What the PD approach also suggests is that if you want to make an impact on solving challenging social problems, you may just need to become a rebel yourself. The key is to be not merely a dissenter, but a "positive deviant." Identify the people, places, and practices that are producing better results, determine what's being done that is outside the norm, and then copy it. If you can replicate the improved results simply by adopting the non-standard behaviors, you'll have discovered a new, unexpected solution. And even better,by teaching others to adopt the same deviant behavior, you can multiply your results on a grand scale.

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Remembering the peace heroes 

thou shalt not believe the generalsMemorial Day is set aside for remembering our fallen soldiers. We hear much about war heroes on this day. The television schedule is filled with movies and speeches that glorify the sacrifices of war

But what of the peace heroes? Why is there not a day set aside to remember those who were lost while fighting for peace? Heroes like:

Mahatma Gandhi - He led India to independence from England with a massive campaign of nonviolent civil disobedience, then fought to end religious strife within his country. He was killed while leading a public prayer meeting.

Martin Luther King, Jr. - Inspired by Gandhi’s legacy of nonviolent resistance, King led the American civil rights movement to some of its greatest victories, and spoke powerfully against the Vietnam War. Shortly before his assassination at age 39, he wrote, “Thou shalt not believe that the generals know best.”

Yitzhak Rabin - As prime minister of Israel, he negotiated for peace with Egypt, Jordan, and Palestine. He was assassinated while leaving a peace rally.

Peace Pilgrim - During the height of McCarthyism and the Korean War, she traveled 25,000 miles on foot, with no money or possessions, spreading her message of peace. “Overcome evil with good and falsehood with truth and hatred with love,” she said. She died in a car crash while being driven to a speaking engagement.

Oscar Romero - As Archbishop of El Salvador, he told the world about the citizens of his country who were being abducted, tortured, and killed by government death squads. He was shot while performing mass.

This Memorial Day, let us remember also those whose heroic contributions were not in battle, but in leading us to a more peaceful world.

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A generation moves from me to we 

Baby Boomers have often been characterized as the "Me Generation," self-centered, self-indulgent, and focused only on their own happiness. Not so, according to a report released by the AARP. In reality, 70% of Boomers feel a responsibility to make the world a better place, 57% try to buy from companies that give back to their communities, and 24% recently volunteered for a charitable cause.

maslow's pyramidI wonder, though, if a survey of Boomer attitudes would have shown the same results two decades ago, during the materialistic 80's. As a Boomer myself, I suspect my personal experience mirrors that of my generation. I spent much of the 80's trying to establish myself in a career and build some assets. By the early 90's, I had acquired a decent education, some marketable skills, and a healthy bank account.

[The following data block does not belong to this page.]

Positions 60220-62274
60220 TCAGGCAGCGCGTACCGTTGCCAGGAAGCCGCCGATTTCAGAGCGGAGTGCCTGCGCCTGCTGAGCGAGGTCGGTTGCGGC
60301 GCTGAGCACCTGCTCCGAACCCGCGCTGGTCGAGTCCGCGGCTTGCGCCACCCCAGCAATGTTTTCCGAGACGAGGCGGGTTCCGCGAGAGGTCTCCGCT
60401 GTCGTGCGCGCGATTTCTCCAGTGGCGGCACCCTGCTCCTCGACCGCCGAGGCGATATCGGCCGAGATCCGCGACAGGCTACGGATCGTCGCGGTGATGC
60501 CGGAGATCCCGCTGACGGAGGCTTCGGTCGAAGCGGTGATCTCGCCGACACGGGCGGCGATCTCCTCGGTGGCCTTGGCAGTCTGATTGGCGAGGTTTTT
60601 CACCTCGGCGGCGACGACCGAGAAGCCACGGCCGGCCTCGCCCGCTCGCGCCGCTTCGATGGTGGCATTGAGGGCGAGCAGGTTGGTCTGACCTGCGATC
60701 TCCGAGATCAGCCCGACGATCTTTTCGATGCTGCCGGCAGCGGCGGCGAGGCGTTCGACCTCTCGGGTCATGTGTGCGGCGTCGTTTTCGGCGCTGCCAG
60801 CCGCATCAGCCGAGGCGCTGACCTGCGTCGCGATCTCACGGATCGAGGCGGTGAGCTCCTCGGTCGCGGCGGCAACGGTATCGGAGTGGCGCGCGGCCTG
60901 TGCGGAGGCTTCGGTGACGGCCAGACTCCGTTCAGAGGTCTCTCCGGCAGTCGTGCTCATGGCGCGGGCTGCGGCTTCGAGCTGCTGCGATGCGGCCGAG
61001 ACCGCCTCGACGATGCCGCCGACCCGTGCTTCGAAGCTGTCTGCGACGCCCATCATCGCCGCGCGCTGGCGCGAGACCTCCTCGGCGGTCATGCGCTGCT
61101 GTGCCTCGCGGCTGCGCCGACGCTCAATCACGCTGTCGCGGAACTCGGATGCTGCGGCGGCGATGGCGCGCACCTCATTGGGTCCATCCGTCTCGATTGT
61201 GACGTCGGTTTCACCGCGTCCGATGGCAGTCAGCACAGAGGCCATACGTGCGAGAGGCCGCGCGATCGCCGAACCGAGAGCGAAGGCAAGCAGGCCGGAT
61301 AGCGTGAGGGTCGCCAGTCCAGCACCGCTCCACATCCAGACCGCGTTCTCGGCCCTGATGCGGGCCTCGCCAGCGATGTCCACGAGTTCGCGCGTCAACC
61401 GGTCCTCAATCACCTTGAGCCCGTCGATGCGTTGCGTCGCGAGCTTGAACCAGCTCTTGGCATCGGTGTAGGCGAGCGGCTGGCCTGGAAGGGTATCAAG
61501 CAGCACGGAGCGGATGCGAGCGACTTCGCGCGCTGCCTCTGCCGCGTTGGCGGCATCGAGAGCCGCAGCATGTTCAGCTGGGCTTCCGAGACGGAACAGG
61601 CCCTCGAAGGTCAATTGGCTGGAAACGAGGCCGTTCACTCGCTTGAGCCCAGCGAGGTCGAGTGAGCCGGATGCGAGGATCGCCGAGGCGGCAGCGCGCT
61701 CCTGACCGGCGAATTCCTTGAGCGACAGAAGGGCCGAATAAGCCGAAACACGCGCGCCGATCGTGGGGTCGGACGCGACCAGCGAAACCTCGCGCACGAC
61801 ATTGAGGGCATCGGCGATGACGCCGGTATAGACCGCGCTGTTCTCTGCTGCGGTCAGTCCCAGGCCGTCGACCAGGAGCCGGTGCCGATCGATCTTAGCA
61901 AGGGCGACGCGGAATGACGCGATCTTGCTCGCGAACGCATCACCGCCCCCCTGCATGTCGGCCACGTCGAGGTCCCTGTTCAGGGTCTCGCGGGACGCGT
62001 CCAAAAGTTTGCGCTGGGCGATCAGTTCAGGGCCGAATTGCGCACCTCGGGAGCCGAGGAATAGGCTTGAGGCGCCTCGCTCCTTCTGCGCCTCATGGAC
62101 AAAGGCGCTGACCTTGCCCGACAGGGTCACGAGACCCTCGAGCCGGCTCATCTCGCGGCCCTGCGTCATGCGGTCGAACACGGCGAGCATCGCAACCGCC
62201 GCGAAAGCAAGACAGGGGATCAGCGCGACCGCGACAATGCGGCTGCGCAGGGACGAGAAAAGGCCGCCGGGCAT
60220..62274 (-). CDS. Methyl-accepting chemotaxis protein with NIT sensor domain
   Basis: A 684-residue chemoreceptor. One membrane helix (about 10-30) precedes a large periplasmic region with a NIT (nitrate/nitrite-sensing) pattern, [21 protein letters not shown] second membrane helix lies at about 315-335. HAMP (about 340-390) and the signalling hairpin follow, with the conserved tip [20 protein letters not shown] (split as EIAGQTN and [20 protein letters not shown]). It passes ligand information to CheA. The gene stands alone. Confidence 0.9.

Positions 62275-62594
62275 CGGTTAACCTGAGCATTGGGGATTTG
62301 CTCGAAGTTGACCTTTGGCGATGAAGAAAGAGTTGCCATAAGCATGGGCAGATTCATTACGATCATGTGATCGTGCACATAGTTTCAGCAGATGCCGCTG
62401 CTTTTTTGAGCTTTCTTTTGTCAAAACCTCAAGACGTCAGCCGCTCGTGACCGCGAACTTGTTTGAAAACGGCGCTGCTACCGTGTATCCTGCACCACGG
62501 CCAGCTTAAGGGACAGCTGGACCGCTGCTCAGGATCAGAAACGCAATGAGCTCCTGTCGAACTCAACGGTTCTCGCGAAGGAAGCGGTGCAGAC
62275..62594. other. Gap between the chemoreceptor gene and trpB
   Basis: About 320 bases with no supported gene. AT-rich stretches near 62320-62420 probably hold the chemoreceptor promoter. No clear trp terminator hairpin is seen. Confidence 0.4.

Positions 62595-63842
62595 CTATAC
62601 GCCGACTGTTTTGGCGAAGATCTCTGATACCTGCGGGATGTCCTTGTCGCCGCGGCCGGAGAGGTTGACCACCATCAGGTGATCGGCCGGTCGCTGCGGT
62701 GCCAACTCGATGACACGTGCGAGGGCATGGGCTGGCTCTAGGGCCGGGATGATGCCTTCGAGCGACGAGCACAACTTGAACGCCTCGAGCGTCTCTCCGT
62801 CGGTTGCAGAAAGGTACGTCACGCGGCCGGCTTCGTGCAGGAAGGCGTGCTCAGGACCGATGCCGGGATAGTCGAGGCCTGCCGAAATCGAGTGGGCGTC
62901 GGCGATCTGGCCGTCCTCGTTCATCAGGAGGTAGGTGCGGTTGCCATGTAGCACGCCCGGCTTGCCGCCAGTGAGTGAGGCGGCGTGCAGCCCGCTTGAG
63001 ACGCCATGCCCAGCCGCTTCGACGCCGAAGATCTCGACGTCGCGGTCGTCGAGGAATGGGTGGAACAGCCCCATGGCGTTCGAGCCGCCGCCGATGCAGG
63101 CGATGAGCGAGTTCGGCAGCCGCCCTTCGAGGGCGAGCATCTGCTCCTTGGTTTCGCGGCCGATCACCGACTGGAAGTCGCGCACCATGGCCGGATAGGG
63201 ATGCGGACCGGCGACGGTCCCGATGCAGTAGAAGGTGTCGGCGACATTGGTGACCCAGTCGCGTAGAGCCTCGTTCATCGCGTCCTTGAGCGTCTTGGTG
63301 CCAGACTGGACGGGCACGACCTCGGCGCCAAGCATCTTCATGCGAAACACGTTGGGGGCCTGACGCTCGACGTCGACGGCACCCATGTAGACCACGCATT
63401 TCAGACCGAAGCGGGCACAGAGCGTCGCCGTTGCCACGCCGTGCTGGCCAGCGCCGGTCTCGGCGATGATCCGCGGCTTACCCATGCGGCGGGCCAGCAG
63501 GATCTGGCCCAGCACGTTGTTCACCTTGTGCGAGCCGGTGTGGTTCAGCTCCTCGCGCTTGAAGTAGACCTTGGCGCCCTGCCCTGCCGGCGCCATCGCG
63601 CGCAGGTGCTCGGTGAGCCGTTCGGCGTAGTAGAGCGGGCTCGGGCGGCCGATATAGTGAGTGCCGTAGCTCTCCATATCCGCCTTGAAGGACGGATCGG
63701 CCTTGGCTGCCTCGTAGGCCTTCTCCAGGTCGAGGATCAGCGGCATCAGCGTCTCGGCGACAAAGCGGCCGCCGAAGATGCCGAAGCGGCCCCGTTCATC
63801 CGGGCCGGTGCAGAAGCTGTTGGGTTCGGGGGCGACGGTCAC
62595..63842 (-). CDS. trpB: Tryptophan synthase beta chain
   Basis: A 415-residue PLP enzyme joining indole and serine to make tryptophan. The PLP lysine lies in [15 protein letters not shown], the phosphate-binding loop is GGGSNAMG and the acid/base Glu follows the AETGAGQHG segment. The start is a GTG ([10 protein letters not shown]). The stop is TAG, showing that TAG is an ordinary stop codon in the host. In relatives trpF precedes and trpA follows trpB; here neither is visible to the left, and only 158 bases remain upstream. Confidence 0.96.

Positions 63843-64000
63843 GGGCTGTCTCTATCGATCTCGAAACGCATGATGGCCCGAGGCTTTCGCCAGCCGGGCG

What happened next was that I started to look around for ways to make the world a better place, give back to my community, and volunteer time for causes I cared about, just as the report indicates.

The sheer weight of our numbers in the Boomer generation has swept the rest of society along with us as we have grown and matured. When we were busy finding ourselves in the 70's, the human potential movement blossomed. As we focused on establishing ourselves in the world of work in the 80's, we created a booming economy. The 90's, a decade that has yet to be labeled with one defining characteristic, is when we began to take stock of ourselves once again. And we concluded that the answer to "is that all there is?" was no, that there had to be something more to life than making money and raising families.

So now in 2009, what is the prevailing set of Boomer attitudes? In Maslow's classic hierarchy of human needs, when people are able to satisfy their basic needs for food, shelter, and safety, they first strive for belonging, then for esteem, and finally for self-actualization. This top-of-the-pyramid state includes a focus on others, desire for a mission in life, and kinship with all of mankind.

This is where the most influential generation of the modern era now finds itself -- in a state of mind, and of our own personal development, where making the world a better place is not just a nice thing to do, but our primary goal. And if this Boomer imperative is anything like the others that have gone before it, there's a good chance that the rest of society will follow our lead.

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A new hope 

barack obamaIn President Obama's inaugural speech today, he declared, "On this day, we gather because we have chosen hope over fear." Yes we did. Because this is the stand that heroes take.

There's no question that these are scary times. As Americans, we are confronted by two wars, an economic crisis, and a failing health care system. As humans, we are facing a warming planet, terrorism, ethnic violence, an HIV epidemic, and widespread hunger. The challenges arrayed against us seem daunting. But impossible odds are the hero's stock in trade.

I speak of heroes because a hero took office today. America's new leader is a man who chooses hope over fear, taking responsibility over placing blame, and unified action over partisan argument. These are heroic choices.